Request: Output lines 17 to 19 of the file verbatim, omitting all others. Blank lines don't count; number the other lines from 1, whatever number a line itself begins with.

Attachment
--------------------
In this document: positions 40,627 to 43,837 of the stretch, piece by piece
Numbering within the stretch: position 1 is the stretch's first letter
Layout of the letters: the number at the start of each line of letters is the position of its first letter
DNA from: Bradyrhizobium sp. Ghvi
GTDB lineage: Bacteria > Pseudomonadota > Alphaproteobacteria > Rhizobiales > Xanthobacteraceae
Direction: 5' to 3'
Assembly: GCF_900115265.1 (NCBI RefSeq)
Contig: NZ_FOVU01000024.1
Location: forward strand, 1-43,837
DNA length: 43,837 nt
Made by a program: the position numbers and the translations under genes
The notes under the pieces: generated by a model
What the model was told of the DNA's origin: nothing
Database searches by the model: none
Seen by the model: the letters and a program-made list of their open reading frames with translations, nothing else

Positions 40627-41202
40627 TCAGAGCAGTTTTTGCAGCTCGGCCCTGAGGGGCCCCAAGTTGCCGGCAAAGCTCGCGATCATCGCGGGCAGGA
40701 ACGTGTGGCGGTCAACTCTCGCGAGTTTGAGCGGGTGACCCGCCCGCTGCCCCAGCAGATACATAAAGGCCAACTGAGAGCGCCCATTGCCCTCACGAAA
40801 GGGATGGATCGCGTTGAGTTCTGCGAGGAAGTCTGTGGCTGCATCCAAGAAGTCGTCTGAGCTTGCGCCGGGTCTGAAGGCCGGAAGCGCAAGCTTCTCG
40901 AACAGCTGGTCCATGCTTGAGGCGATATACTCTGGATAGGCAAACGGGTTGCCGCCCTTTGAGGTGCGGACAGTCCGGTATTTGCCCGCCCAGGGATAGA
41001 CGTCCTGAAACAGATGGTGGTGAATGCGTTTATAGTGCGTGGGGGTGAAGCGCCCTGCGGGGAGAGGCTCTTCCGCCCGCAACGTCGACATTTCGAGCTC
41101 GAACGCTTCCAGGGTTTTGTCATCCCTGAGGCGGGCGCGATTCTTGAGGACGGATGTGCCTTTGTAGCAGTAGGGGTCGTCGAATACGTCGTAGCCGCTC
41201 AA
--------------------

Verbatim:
40627 TCAGAGCAGTTTTTGCAGCTCGGCCCTGAGGGGCCCCAAGTTGCCGGCAAAGCTCGCGATCATCGCGGGCAGGA
40701 ACGTGTGGCGGTCAACTCTCGCGAGTTTGAGCGGGTGACCCGCCCGCTGCCCCAGCAGATACATAAAGGCCAACTGAGAGCGCCCATTGCCCTCACGAAA
40801 GGGATGGATCGCGTTGAGTTCTGCGAGGAAGTCTGTGGCTGCATCCAAGAAGTCGTCTGAGCTTGCGCCGGGTCTGAAGGCCGGAAGCGCAAGCTTCTCG